Tag: Black people

How Media Perpetuates Racism (My Experience on TV)

blackness, media, racism, society October 11, 2020

This one is for anyone who seeks to understand more about how media works, and especially for the folks naive enough to believe the things they heard in a certain TV appearance I did around this time last year.

Being made into a caricature for a corporations gain is one of the nastiest experiences I’ve ever had, but I’m still here. it’s been hard reading the comments, peeping tweets, and knowing that even the people who you’ve been open with can so easily believe things they see on TV. so now, I’m having the final word, showing receipts, and using research to discuss how media has historically aimed to paint Black people and POC in a damaging light.

I’ve wanted to make this video for some time but honestly, the things that I’ve learned as of late, and some relationships had to end in or can go on and on about how racist society is and always has been, but that means nothing without identifying the structures in place and how they’re used by different entities, starting and ending with: media

I want to talk about my portrayal by a TV network who I won’t name, but if you need a hint, they’re most recent award show failed to garner more views than Brandy and Monica’s Verzuz battle.

I am saddened that it is still the norm for media to depict Black people–especially Black women, in ways that are detrimental to their public reception; and so I’m offering some analysis on the research behind that, in addition to my own experience.

I want to start this off by saying that the emotional labor I did to be part of this experience was beyond anything I’ve ever done for content, but I am never a victim, just a person with a lot of stories to tell. This is my truth, and some insider information, and since I’ll still be questioned for it, I, again, have done research on top of having lived experiences I can reference.

Let’s jump in by figuring out how media’s influence affects the way people of other races view and interact with each other:

How Racial Stereotypes in Popular Media Affect People — and What Hollywood Can Do to Become More Inclusive | Scholars Strategy Network

  • Nancy Yang Wuen’s report, HOW RACIAL STEREOTYPES IN POPULAR MEDIA AFFECT PEOPLE — AND WHAT HOLLYWOOD CAN DO TO BECOME MORE INCLUSIVE, found that “beyond specific effects on particular groups of viewers, racial images packaged as entertainment can skew the way all viewers understand and categorize people.”
  • And, “the media’s tendency to fuel racial misperceptions can contribute to public support for harsher punishments for people of color.”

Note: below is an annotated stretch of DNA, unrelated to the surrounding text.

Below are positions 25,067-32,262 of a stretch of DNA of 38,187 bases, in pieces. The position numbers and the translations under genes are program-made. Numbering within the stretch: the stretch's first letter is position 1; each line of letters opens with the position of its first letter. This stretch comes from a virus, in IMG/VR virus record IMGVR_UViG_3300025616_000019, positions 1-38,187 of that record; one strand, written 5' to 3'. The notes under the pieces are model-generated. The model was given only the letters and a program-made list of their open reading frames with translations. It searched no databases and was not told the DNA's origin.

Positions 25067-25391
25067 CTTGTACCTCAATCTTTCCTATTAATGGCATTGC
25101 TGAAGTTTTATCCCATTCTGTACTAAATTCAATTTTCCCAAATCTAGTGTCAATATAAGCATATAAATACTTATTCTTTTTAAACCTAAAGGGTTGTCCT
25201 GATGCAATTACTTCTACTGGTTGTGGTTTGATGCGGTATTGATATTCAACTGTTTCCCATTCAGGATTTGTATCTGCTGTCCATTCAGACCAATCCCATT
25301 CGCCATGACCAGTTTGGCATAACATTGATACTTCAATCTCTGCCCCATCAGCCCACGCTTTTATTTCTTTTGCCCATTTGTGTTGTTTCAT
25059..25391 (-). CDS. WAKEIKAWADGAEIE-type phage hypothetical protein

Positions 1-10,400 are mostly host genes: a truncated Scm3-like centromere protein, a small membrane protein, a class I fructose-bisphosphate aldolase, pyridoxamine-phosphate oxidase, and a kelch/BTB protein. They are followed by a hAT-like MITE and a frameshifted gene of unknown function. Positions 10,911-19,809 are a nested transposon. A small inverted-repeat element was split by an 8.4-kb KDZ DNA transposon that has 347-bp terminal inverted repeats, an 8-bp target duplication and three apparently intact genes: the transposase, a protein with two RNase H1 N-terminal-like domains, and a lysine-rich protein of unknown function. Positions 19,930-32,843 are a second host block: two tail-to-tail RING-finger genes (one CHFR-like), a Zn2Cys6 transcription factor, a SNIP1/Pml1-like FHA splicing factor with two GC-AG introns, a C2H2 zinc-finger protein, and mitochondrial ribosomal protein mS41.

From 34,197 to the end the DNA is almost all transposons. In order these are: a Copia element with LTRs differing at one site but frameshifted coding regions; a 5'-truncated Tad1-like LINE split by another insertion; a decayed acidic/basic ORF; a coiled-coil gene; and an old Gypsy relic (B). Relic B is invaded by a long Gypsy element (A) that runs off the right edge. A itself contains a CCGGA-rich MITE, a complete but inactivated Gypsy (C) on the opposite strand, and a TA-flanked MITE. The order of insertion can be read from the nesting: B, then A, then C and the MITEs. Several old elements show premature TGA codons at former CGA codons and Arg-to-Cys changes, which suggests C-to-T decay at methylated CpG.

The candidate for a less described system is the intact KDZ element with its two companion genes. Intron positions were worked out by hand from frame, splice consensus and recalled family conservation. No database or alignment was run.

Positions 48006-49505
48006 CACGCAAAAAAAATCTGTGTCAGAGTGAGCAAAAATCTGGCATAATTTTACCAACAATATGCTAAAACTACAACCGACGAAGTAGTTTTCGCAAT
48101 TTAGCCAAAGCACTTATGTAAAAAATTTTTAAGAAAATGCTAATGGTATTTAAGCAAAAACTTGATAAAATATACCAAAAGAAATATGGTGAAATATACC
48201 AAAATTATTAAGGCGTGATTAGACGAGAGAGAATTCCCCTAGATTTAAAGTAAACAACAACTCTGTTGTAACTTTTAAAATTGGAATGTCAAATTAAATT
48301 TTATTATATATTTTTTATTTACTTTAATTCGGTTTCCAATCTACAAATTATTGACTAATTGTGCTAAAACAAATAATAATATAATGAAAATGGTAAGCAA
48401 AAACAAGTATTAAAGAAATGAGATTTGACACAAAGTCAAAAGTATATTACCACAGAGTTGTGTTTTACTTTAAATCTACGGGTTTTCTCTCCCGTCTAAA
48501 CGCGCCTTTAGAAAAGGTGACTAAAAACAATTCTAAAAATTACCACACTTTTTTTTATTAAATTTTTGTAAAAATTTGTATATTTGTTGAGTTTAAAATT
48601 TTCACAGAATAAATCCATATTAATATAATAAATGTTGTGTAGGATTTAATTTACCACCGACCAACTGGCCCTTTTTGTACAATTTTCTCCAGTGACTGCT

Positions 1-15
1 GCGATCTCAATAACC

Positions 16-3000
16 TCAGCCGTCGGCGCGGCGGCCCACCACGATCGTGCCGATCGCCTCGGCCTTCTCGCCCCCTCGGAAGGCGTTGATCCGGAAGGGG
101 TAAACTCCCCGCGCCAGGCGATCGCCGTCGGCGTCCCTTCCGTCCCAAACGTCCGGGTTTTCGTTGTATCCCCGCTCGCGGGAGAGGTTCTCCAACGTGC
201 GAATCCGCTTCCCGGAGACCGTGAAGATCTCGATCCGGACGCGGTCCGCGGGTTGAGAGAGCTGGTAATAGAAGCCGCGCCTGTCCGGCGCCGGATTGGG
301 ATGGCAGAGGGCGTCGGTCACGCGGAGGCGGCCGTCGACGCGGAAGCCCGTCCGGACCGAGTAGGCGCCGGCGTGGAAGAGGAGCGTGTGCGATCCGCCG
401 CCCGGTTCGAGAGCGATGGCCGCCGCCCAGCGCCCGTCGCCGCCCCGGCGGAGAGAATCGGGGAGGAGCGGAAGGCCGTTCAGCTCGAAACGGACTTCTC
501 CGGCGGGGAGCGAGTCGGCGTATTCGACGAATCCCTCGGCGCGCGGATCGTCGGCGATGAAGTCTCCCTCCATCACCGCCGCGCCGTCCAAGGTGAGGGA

• My experience:
    • Imagine just trying to de stress and seeing the character who looks like you always being disrespected and shat on the way Hilary Duff was by her stepmother in A Cinderella Story. IMAGINE! That’s my life as a BW, and it’s constant because of how much media I consume.
    • It’s not surprising that, “prolonged television exposure predicts a decrease in self-esteem for all girls and for black boys, but an increase in self-esteem for white boys. These differences correlate with the racial and gender practices in Hollywood, which predominantly casts white men as heroes, while erasing or subordinating other groups as villains, sidekicks, and sexual objects.”

My own experience on TV consisted of being villainized, and made into a welfare queen, who somehow, someway, asked to borrow $100k to pay for a grad program that costs €13,800 or approximately $16,169.53. 

So…how did we get there? Where? When? Why that portrayal? Racism.

  • Other things that I saw, in hindsight, was that they sought to use used for white character’s development
    • Being asked to “teach my friend why it was wrong of her to vote for this dangerously, incompetent president.” I, the person who experiences racism in their everyday life in some form or fashion, needs to make myself available to do more emotional labor??
      • How about this person looks in the mirror? How about this person considers why it’s wrong to vote for an overt racist? How is helping her do either of those thing my burden?
    • I’m unsure if the producers also positioned one of the hosts, another Black woman, to criticize me for not doing more emotional labor for a white woman, or if she put herself up to that, but either way, it was disgusting. Nonetheless, she still stepped into that role to “do her job,” so there’s still accountability to be had here. 
    • Now that I think of it, this experience consisted of not one, but two Black women criticizing me for not “teaching my friend wrong from right,” more or less. You can figure out the other one, she was a news anchor, I really respected her then, but now…that’s another story.